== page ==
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Has the Near-Death Experience Been Debunked?

Posted on 19 September 2011, 14:08

The headline of a September 12 article at the Scientific American website reads, “Peace of Mind:  Near-Death Experiences Now Found to Have Scientific Explanation.”  The writer, Charles Q. Choi quotes neuroscientist Dean Mobbs of the University of Cambridge as saying that “many of the phenomena associated with near-death experiences can be biologically explained.”  He also references an article by Caroline Watt, whose mission seems to be to “demystify” the NDE and other psychic phenomena.

I don’t think there is anything really new in Choi’s article.  Scientific fundamentalists have been offering mechanistic explanations for various features of the NDE for years now.  And while the headline of the article suggests that an important discovery has been made, leading the uninformed reader to infer that the spiritual aspect of NDEs has been totally debunked, the explanations given are of the “possible” and “might be” kind.   

As examples of the “possible” and “might be” explanations, it is stated that that reliving moments of one’s life “might be” the result of a stress hormone being released in high levels during trauma.  Meeting deceased loved ones might be similar to Parkinson’s disease patients seeing ghosts as a result of abnormal functioning of dopamine, a neurotransmitter that can evoke hallucinations.  But let’s assume that there is a link between these things and the NDE.  Does that debunk the spiritual implications of the NDE?  It seems to me that it just explains the trigger of the NDE.  If there is some intelligent design behind the spiritual component of the NDE, why wouldn’t it have a biological trigger?  Shouldn’t we expect some kind of biological release mechanism in the separation of the physical body and the spirit body?  A bullet becomes independent of the gun after the firing mechanism is effectuated, but the firing mechanism of the gun doesn’t explain the damage done by the bullet.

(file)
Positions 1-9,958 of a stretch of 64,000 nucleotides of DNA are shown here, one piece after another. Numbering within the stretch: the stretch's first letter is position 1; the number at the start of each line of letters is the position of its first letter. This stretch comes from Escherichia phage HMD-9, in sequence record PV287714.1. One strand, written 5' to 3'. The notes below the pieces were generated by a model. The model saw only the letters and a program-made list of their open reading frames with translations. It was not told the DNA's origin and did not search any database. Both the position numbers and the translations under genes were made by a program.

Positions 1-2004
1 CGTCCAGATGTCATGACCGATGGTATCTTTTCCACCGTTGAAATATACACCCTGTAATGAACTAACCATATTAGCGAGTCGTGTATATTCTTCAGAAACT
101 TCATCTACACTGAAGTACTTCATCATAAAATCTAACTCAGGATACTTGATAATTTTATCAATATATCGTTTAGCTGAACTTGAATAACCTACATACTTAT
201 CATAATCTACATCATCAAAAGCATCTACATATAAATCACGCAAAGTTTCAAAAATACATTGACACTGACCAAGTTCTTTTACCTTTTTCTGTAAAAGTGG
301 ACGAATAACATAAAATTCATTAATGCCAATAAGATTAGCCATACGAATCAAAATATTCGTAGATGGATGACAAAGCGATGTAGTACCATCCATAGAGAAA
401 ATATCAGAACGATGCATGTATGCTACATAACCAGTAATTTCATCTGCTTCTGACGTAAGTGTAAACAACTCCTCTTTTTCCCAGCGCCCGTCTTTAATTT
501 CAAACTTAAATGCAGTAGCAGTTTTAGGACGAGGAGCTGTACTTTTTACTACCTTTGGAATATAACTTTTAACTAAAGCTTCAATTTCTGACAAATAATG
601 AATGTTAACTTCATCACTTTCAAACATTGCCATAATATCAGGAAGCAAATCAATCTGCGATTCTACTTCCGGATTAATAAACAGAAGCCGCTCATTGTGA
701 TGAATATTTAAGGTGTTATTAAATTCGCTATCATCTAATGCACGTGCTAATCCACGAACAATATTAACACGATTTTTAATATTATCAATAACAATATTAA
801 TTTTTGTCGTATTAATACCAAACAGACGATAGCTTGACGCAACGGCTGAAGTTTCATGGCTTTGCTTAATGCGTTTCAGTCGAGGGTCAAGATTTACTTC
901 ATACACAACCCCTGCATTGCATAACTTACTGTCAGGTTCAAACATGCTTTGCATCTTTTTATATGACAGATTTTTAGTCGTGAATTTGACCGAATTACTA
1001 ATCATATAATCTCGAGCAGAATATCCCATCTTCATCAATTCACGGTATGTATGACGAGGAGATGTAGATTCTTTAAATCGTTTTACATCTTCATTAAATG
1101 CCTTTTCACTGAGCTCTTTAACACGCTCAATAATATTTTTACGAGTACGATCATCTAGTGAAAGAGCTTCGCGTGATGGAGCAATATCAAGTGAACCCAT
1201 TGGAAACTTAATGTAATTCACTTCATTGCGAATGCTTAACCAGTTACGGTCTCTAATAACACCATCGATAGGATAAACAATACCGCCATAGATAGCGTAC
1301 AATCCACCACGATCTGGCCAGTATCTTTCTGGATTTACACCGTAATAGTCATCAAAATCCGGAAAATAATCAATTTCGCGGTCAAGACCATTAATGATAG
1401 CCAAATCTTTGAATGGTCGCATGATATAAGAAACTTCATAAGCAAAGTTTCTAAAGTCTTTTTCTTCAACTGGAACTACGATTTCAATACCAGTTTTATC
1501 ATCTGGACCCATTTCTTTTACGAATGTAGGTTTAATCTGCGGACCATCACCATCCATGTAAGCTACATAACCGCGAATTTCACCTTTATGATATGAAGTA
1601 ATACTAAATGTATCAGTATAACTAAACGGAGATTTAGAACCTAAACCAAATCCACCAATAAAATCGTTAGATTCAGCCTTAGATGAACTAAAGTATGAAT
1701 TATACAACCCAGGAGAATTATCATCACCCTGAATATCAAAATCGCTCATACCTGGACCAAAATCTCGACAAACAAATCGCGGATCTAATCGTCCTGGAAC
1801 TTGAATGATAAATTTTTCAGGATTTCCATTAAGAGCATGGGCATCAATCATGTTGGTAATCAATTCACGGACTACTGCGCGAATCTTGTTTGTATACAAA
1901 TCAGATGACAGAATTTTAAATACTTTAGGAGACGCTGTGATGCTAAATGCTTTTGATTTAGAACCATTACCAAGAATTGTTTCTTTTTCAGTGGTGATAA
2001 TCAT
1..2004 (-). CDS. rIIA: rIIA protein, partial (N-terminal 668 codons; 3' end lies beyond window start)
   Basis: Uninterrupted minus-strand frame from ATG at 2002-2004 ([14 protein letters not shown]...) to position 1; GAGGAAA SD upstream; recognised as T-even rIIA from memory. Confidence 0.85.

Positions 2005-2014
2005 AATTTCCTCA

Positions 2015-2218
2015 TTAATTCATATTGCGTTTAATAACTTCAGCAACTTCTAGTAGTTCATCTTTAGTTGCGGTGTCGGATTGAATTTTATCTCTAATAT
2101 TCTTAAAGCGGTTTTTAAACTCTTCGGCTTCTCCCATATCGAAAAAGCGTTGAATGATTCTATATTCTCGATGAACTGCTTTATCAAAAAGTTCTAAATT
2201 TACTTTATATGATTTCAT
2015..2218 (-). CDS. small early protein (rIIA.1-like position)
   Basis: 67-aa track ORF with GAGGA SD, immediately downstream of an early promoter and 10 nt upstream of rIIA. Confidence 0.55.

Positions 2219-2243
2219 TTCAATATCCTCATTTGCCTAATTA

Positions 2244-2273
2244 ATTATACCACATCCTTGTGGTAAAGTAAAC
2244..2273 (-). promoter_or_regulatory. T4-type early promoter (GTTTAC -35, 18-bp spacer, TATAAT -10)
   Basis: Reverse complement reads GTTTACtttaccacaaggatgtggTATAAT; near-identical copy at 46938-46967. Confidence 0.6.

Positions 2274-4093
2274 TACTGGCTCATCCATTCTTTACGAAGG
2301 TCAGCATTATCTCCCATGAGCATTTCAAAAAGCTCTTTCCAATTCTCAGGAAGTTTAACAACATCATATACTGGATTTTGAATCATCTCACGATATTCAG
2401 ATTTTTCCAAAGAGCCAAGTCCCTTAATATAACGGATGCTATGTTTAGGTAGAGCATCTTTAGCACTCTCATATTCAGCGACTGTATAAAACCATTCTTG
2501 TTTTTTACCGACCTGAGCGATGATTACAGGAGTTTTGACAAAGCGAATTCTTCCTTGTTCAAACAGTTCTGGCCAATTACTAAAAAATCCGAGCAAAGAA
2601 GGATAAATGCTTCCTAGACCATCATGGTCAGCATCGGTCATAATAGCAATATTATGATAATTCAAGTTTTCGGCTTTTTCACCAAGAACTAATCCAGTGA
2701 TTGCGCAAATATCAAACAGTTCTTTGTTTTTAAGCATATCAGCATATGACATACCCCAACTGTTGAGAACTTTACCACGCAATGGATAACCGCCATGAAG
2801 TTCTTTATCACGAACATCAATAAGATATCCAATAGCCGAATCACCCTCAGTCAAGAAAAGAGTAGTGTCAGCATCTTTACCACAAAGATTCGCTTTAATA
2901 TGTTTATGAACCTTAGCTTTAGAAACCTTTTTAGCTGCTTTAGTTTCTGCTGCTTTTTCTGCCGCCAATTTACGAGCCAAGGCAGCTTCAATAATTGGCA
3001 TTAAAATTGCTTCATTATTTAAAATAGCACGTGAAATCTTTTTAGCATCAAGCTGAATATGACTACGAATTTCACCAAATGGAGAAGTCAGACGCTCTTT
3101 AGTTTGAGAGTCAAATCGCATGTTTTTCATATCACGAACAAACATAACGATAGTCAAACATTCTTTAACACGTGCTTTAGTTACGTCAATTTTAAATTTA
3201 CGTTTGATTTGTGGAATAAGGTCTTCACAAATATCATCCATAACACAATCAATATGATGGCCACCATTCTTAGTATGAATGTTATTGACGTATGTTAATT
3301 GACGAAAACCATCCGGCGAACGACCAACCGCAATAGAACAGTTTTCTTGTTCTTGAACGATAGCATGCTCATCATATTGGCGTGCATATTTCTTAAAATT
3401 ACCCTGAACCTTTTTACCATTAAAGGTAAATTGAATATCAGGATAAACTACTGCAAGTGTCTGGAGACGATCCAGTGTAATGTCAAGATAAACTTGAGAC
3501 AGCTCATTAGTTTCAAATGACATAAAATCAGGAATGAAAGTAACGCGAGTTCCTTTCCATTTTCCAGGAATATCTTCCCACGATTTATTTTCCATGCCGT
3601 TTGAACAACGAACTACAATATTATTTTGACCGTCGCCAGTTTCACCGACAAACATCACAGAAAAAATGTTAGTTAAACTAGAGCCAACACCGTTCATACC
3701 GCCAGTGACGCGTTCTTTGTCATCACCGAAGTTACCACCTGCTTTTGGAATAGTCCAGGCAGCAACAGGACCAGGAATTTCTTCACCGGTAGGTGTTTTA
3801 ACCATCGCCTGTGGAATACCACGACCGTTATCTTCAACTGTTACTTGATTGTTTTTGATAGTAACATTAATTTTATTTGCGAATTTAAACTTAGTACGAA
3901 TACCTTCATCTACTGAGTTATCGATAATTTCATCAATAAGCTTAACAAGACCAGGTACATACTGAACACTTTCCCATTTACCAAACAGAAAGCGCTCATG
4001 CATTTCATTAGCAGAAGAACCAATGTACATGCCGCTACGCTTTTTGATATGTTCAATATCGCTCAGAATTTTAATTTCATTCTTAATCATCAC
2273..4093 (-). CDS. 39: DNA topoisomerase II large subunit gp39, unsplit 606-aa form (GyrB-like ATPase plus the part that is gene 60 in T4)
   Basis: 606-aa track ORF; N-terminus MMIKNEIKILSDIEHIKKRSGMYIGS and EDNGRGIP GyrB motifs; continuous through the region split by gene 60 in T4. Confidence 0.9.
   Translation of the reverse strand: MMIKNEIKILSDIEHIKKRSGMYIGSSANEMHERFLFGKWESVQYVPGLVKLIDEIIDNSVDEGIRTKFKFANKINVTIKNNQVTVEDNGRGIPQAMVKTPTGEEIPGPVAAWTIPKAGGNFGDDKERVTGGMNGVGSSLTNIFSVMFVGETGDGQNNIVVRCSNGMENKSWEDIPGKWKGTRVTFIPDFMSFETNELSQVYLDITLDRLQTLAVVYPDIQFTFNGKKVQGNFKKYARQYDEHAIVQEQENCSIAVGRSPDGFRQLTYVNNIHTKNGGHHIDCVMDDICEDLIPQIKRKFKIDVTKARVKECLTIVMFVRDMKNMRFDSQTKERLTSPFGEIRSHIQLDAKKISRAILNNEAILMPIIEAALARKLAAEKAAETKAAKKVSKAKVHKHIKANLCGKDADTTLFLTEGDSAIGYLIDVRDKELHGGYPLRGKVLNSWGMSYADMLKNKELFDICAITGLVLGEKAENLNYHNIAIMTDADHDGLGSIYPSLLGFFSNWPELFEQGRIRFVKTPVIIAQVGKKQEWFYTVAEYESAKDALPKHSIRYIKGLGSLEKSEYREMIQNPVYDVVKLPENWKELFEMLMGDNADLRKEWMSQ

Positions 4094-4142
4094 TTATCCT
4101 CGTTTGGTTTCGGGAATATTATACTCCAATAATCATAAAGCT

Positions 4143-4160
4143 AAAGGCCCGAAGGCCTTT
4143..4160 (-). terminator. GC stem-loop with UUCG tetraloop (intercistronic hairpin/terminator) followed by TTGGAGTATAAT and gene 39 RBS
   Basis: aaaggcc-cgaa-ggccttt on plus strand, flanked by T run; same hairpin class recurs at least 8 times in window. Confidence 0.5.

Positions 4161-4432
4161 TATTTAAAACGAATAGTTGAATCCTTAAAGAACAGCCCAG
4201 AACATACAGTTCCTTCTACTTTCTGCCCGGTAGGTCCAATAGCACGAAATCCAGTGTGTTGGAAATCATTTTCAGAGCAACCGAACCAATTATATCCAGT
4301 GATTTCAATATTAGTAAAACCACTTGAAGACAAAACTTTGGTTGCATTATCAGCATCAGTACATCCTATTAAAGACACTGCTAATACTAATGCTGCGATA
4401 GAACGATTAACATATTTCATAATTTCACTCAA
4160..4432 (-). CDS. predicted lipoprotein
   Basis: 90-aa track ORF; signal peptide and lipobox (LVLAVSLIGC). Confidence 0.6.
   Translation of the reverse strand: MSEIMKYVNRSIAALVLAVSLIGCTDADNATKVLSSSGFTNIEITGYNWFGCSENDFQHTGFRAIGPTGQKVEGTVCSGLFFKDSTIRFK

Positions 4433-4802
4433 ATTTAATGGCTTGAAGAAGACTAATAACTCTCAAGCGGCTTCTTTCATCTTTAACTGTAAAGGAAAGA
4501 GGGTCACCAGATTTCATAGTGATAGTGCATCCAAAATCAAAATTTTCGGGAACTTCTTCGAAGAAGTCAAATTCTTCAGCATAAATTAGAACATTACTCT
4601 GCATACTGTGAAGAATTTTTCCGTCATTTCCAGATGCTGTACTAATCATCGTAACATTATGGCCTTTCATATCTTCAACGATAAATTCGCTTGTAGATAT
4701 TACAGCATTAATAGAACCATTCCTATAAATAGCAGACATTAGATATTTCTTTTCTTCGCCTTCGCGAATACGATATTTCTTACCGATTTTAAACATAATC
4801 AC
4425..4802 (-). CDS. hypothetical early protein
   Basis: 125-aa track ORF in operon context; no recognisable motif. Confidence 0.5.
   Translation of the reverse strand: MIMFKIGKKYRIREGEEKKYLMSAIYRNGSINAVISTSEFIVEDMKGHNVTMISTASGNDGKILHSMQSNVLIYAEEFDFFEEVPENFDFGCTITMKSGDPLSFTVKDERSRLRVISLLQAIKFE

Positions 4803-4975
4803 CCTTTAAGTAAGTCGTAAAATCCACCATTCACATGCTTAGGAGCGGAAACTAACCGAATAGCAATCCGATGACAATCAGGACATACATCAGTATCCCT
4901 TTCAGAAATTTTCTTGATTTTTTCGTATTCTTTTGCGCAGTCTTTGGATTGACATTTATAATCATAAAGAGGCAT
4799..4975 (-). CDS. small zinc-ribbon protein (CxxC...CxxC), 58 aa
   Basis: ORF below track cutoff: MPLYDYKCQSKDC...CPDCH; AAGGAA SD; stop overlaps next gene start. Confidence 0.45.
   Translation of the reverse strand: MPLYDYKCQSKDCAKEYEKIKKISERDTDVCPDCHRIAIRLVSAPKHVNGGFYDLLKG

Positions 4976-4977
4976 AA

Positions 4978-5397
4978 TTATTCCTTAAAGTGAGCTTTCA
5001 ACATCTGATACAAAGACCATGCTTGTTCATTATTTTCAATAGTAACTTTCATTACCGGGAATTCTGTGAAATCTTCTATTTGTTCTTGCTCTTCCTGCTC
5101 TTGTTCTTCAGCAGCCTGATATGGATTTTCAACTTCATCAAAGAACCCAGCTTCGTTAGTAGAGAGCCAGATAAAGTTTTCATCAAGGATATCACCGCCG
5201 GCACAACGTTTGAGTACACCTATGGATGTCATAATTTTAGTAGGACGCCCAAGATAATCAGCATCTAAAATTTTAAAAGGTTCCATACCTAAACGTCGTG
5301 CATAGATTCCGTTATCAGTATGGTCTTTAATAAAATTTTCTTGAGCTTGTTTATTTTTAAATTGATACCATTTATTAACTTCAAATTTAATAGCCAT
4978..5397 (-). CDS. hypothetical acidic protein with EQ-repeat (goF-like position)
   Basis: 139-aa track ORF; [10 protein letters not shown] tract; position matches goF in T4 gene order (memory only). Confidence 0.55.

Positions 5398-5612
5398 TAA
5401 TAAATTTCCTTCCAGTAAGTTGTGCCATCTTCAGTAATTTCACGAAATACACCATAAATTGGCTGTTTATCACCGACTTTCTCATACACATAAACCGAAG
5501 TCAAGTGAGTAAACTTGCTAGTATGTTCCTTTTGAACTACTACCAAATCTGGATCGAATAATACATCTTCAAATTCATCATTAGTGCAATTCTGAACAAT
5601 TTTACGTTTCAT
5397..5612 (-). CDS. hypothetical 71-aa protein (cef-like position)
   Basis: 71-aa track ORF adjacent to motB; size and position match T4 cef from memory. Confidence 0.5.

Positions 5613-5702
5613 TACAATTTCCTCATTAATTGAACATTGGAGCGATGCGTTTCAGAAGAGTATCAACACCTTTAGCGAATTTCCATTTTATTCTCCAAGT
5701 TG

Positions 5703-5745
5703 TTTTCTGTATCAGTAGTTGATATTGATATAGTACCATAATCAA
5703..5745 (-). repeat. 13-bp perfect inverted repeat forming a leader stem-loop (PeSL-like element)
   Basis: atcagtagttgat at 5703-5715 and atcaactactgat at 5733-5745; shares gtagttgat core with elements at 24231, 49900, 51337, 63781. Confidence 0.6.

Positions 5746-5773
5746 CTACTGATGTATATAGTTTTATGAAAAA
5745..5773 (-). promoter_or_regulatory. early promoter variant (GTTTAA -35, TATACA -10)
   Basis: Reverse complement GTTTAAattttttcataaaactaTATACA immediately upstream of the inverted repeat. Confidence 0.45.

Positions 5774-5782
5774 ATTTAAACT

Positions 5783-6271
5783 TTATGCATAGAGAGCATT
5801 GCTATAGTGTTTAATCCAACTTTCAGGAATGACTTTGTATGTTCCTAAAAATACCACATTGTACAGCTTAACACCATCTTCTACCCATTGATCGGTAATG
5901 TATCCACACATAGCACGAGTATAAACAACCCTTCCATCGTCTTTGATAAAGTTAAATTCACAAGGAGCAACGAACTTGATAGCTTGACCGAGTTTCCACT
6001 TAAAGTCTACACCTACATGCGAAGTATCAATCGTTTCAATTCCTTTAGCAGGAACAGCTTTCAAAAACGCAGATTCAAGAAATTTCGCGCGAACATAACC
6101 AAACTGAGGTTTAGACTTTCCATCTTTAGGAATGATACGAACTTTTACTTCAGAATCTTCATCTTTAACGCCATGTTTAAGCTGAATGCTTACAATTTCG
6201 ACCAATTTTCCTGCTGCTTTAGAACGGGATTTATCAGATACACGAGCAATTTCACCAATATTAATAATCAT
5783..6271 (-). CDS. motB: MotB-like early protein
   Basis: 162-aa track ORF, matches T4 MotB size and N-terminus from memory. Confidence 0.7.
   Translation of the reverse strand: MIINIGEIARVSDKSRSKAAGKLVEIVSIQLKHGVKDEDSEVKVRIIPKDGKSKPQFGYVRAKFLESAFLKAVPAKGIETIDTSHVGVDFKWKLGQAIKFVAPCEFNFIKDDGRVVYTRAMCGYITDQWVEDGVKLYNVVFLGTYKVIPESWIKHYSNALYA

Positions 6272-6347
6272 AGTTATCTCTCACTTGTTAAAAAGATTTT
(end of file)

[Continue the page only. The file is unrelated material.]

During the mid-1800s, when the early form of spirit communication was by means of raps coming through a table or from some mysterious place around the sitters (one rap for “no,” three for “yes,”  one rap for each letter of the alphabet),  Michael Faraday, a renowned scientist, concluded that the raps were simply the result of the “medium” being able to slip her toe joints and make cracking sounds.  Apparently, many scientific fundamentalists of the era accepted Faraday’s explanation and had a good laugh. Yet, many astute observers of the raps said that the raps were so loud that they sometimes shook the house. Moreover, the “toe joint cracking” theory did not explain how the medium got the evidential information that was coming through to the sitters.  Of course, the pseudoskeptical scientists concluded that the medium did a lot of research beforehand.